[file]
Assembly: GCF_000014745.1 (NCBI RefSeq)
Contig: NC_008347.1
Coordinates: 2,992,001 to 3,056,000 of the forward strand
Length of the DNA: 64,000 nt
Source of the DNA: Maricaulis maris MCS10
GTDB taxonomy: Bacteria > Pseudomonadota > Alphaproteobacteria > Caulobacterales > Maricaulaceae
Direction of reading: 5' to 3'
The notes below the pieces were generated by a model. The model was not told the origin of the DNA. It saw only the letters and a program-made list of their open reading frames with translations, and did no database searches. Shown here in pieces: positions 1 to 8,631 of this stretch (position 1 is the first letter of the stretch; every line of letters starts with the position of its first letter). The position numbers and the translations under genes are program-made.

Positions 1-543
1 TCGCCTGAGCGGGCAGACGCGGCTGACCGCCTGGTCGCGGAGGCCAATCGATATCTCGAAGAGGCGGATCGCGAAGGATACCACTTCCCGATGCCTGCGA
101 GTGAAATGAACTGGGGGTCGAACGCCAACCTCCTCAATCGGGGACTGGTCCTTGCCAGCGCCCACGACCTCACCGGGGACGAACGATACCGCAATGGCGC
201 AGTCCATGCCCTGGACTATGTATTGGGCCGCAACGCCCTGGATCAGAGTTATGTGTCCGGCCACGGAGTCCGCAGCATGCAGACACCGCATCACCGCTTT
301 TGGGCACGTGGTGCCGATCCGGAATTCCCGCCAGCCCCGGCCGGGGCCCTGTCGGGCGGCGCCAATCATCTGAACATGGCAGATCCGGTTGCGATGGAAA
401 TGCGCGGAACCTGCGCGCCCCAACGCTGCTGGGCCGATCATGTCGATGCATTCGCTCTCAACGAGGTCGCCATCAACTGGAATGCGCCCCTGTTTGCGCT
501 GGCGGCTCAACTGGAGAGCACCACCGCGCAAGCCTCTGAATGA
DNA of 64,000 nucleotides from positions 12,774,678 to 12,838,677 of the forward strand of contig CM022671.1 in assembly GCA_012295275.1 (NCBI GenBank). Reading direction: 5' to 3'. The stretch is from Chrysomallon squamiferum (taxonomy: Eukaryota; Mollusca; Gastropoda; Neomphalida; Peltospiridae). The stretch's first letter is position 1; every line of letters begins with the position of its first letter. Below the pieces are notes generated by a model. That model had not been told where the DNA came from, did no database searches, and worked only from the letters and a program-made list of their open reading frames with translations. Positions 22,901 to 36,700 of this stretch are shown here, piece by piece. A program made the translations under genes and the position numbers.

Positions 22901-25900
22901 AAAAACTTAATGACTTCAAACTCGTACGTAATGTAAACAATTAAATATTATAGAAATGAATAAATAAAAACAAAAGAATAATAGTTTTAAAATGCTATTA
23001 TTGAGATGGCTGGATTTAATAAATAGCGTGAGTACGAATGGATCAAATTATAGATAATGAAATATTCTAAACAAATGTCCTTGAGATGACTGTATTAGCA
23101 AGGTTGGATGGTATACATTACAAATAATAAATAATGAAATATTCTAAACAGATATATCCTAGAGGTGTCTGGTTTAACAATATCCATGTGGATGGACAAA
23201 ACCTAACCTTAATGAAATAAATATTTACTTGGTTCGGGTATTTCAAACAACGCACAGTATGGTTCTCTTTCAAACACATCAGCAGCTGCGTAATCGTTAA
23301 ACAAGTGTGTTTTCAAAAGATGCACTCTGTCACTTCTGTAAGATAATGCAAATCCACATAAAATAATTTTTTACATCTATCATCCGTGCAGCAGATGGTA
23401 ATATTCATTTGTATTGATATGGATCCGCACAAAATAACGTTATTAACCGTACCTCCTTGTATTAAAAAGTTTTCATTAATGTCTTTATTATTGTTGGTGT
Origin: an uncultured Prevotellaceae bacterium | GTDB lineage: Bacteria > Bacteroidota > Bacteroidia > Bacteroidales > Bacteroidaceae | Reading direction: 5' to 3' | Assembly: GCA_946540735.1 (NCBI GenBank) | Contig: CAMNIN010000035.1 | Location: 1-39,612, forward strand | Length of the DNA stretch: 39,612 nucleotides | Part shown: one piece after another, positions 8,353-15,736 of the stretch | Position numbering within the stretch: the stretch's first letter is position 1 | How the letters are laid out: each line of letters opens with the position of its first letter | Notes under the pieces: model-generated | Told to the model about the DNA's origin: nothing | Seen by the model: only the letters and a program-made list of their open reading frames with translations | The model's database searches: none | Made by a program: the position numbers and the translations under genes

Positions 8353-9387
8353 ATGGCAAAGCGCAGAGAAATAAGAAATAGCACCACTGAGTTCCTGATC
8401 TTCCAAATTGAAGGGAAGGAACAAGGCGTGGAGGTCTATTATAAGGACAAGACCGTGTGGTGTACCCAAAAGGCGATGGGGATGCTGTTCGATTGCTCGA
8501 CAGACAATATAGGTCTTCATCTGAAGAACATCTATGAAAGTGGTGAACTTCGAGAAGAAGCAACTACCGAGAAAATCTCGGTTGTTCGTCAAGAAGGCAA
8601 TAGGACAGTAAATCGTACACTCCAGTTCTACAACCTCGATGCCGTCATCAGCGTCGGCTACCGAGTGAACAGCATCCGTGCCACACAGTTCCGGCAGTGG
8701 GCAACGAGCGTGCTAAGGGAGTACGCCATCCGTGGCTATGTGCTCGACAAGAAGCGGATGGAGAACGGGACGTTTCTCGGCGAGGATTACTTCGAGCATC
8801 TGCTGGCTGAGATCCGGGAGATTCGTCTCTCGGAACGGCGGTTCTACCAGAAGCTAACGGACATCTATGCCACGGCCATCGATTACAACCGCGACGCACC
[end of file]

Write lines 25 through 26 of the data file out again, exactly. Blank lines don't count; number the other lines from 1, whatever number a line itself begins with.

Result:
Positions 8353-9387
8353 ATGGCAAAGCGCAGAGAAATAAGAAATAGCACCACTGAGTTCCTGATC